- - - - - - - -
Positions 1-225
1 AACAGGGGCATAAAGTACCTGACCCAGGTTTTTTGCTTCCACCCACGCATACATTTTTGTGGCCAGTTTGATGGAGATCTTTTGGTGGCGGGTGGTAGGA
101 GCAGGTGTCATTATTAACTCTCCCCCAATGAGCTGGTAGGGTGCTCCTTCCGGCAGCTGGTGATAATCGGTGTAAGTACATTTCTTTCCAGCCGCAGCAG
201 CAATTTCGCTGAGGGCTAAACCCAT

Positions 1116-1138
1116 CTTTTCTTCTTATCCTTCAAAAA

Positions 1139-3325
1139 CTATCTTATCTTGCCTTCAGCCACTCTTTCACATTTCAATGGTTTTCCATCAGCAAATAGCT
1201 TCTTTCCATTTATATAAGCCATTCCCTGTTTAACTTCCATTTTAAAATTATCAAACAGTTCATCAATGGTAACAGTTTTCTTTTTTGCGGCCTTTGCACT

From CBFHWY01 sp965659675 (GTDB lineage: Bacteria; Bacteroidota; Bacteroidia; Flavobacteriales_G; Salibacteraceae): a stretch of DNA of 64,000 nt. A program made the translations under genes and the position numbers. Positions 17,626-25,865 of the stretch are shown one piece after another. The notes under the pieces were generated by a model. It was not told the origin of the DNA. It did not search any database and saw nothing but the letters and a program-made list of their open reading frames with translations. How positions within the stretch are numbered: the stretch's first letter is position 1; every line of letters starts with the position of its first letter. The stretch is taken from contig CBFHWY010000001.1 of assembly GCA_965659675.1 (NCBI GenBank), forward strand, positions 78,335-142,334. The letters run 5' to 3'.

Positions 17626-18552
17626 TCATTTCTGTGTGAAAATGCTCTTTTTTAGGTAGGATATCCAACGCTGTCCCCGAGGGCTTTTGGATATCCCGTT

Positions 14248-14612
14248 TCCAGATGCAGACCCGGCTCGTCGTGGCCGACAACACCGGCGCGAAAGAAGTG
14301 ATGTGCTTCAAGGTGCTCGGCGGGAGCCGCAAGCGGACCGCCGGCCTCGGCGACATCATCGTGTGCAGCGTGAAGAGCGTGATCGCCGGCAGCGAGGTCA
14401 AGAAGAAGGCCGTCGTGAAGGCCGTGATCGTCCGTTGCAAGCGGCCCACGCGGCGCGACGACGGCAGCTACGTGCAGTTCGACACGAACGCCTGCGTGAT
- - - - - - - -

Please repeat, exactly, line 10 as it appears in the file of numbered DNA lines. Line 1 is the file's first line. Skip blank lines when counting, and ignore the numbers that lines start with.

From CBFHWY01 sp965659675 (GTDB lineage: Bacteria; Bacteroidota; Bacteroidia; Flavobacteriales_G; Salibacteraceae): a stretch of DNA of 64,000 nt. A program made the translations under genes and the position numbers. Positions 17,626-25,865 of the stretch are shown one piece after another. The notes under the pieces were generated by a model. It was not told the origin of the DNA. It did not search any database and saw nothing but the letters and a program-made list of their open reading frames with translations. How positions within the stretch are numbered: the stretch's first letter is position 1; every line of letters starts with the position of its first letter. The stretch is taken from contig CBFHWY010000001.1 of assembly GCA_965659675.1 (NCBI GenBank), forward strand, positions 78,335-142,334. The letters run 5' to 3'.